Features,  Health,  Wellness

7 Weird Ways Stress Benefits You

“Aiyah! Stressed la!!” – probably a sentence that we’ve all heard at some point of our lives. Stress. Generally, not a good word to hear or for us to want to be associated with.

We’ve all heard how stress can be bad for our bodies. We did a previous article on how stress has negative effects on our bodies. Besides those effects stated in that article, stress also had been linked to heart attacks, hair loss, acne, gastrointestinal discomfort, insomnia, high blood pressure and more.

However, stress is not necessarily the enemy. In fact, there has been some research that stress can actually help you live better as well. One just needs to know how to turn stress into benefiting our bodies and how to make it work for you.

Here are 7 Weird Ways Stress Benefits You:

1. Stress fends off colds

When stress comes upon you, your body will most likely work overtime to accommodate you and to help you adjust to the situation. That’s because stress is helpful to inject your immune system to fight off viruses and bacteria since it’s the stress regulating adrenal glands that balance immunity. The glands produce cortisol, which acts as an anti inflammatory to both physical and emotional stressors.

However, that doesn’t mean that you can go overboard and get stressed out and not worry about it. Stress helps in short bursts and in short-term. It is harmful to the body in the long-term. When stress levels stay high in your body for longer than a few hours, it can exhaust your adrenal glands, thus, making you prone to falling ill.

 

2. Stress can speed recovery

Going for any surgical procedure can be very stressful. But the short-term stress of surgery can work in your favour because it helps you heal faster. Biological changes that take place during short-term stress are the brain’s way of preparing the body to take what is ahead or what hour body is already experiencing.

Stress hormones surge through the body and thus, like how it can help fend off colds, it will help get the body ready for fast healing. It triggers the body’s immune system to prepare to “fight” whatever your body is fighting against and this helps boost healing in the skin and lymph nodes.

 

3. Stress can help you bond

According to the The Stress Institute and The Mindful Living Network, stress can motivate you to reach out to others when you’re feeling stressed. Short term stress has been shown to boost oxytocin which is also known as the “bonding hormone”.

Oxytocin inhibits the production of stress hormones such as adrenalin and reduces blood pressure by dilating the arteries to help protect the body and evade the negative effects of anxiety.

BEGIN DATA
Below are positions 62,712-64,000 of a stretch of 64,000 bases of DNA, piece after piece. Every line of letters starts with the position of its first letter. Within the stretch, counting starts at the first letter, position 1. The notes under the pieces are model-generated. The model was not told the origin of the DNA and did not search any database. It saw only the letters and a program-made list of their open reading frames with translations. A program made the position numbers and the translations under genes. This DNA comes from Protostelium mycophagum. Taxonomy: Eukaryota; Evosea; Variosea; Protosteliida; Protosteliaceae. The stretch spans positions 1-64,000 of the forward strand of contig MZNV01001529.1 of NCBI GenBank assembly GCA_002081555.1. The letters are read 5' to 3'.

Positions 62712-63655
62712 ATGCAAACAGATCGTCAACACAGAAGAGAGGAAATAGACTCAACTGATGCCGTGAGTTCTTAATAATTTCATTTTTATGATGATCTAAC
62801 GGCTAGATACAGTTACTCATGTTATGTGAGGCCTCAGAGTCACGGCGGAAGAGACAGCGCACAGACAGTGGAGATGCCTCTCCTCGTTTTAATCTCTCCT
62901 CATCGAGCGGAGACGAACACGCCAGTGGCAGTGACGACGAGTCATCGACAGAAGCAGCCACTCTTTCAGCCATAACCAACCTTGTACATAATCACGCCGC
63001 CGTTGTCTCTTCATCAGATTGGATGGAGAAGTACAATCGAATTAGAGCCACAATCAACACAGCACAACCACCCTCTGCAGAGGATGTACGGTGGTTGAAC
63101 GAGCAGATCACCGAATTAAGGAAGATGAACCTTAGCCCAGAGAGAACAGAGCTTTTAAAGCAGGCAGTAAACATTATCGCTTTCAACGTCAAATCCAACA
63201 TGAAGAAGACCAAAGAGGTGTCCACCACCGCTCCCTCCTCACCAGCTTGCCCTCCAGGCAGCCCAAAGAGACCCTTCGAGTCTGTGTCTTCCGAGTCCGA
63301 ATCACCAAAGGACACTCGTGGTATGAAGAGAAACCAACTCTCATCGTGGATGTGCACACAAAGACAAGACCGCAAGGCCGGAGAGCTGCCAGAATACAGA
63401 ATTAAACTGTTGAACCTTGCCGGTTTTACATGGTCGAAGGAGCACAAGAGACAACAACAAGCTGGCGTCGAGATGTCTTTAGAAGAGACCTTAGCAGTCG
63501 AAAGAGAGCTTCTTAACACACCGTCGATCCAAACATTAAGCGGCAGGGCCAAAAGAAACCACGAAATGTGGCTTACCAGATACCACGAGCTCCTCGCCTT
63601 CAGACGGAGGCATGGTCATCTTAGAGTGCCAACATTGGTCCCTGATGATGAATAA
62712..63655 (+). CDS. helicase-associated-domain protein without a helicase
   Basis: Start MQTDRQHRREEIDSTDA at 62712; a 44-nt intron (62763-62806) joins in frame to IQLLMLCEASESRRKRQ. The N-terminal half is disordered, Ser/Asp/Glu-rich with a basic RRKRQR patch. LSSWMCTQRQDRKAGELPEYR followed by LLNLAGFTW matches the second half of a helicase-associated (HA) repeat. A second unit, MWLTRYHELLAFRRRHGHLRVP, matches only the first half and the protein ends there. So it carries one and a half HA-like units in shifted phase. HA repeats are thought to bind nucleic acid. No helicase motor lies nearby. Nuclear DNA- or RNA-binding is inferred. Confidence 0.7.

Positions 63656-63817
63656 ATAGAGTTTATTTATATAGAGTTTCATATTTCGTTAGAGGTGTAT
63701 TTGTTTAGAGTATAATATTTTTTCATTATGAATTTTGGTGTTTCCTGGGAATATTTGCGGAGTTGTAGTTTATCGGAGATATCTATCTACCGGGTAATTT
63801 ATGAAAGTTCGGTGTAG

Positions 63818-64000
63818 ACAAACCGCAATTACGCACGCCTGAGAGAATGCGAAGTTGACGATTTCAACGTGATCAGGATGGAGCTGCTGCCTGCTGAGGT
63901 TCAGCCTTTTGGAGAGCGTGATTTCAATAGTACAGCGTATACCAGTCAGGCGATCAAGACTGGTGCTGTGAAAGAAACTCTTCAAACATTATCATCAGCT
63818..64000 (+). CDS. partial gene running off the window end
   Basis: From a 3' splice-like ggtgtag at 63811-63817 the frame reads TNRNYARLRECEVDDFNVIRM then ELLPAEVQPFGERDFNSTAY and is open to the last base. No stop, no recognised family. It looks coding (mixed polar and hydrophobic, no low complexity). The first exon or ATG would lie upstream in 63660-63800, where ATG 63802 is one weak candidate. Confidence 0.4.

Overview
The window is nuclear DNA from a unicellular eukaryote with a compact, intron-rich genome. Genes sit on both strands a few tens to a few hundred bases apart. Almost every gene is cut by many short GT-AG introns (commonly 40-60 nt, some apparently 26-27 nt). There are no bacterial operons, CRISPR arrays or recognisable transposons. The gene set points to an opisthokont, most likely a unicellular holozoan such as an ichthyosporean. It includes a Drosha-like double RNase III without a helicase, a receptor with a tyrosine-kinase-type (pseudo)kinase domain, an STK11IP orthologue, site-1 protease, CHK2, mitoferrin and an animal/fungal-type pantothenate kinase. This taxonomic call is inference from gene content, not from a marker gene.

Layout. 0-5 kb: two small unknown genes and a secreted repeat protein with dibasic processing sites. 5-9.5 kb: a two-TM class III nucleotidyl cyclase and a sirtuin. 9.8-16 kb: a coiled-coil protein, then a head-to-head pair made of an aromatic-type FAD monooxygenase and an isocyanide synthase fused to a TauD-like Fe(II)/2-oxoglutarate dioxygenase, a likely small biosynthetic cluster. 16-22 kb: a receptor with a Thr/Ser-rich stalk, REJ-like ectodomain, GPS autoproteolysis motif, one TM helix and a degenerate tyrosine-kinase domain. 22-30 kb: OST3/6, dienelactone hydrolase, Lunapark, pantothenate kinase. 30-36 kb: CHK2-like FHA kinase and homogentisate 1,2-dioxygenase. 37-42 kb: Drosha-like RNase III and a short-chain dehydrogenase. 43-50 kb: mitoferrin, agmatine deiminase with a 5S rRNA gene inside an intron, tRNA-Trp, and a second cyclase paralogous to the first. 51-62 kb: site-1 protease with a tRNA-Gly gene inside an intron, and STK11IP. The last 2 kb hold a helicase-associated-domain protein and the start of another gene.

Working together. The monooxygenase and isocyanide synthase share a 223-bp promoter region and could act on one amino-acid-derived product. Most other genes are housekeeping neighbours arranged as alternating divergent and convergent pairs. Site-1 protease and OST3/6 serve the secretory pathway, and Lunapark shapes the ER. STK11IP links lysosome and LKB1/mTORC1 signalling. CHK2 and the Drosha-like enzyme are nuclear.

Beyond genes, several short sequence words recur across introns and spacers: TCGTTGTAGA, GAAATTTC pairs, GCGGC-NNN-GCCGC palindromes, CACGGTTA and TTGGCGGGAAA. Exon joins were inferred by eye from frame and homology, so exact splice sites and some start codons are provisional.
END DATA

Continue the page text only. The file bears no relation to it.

4. Stress may boost vaccines

Some people experience a feeling of light-headedness when they have to deal with needles. A study from the American Journal of Physiology-Regulatory, Integrative and Comparative Physiology showed that when the body is stressed, it may have “protective powers”.

The study was done on acutely stressed mice and it was compared to a non-stressed control group. The study showed that when the stressed mice were getting a vaccine, they had higher numbers of disease fighting memory T-cells and a larger immune response overall.

 

5. Stress enhances memory

When one is in a stressful situation, sometime you may find that your mind is extremely self-aware and sharp. That’s the rush of hormones to the brain (prefrontal cortex) which is important for controlling cognition and emotion. This may boost your working memory and can help in problem solving and processing sensory information.

Researchers say that acute stress helps improve overall recall. Acute stress aids key brain receptors that are important for the type of memory that helps you manage the task at hand.

6. Stress can boost resiliency

Stress as we all know can already create havoc in our bodies. However, during times of trials and difficulties, it can actually be quite character building. When we encounter stressful situations, be it at work or of a personal nature, stress levels go on a rise. Sometimes, emotional stress can be more draining than physical stress.

During that period of difficulty, one may find it hard to see the light at the end of the tunnel but the feelings of stress can make you change certain things in your life, making you want to do better.

 

7. Stress can help you decipher emotions

We need to learn to listen to the signs in our bodies. For e.g. if you have a stiff neck, it can be sign of inflexibility or when your shoulders are tense, it could mean that you may be taking on too much.

Another example is when you have to make a quick decision or to meet a deadline, stress can actually heighten your senses. It can sharpen your vision, gives you a sudden boost of strength and energy to complete the task, helps you focus and get the job done.

These are ways our bodies react to stress and if you are familiar with your body’s signals, you will be able to recognise emotions responsible for your stressful conditions. And when you know them, you will be able to manage them, making it work for you instead of working against you.

Stress in response to an emergency helps you handle a crisis. So the next time you’re in a stressful situation, such as finding yourself inside the elevator alone with the big boss, or that you’ve made a boo-boo at work and have to face the music, tell yourself that this uncomfortable moment may be actually be a positive factor for your health. Yes, it may sound a bit weird, but it’s true.

Sources: PscyhCentral & Prevention

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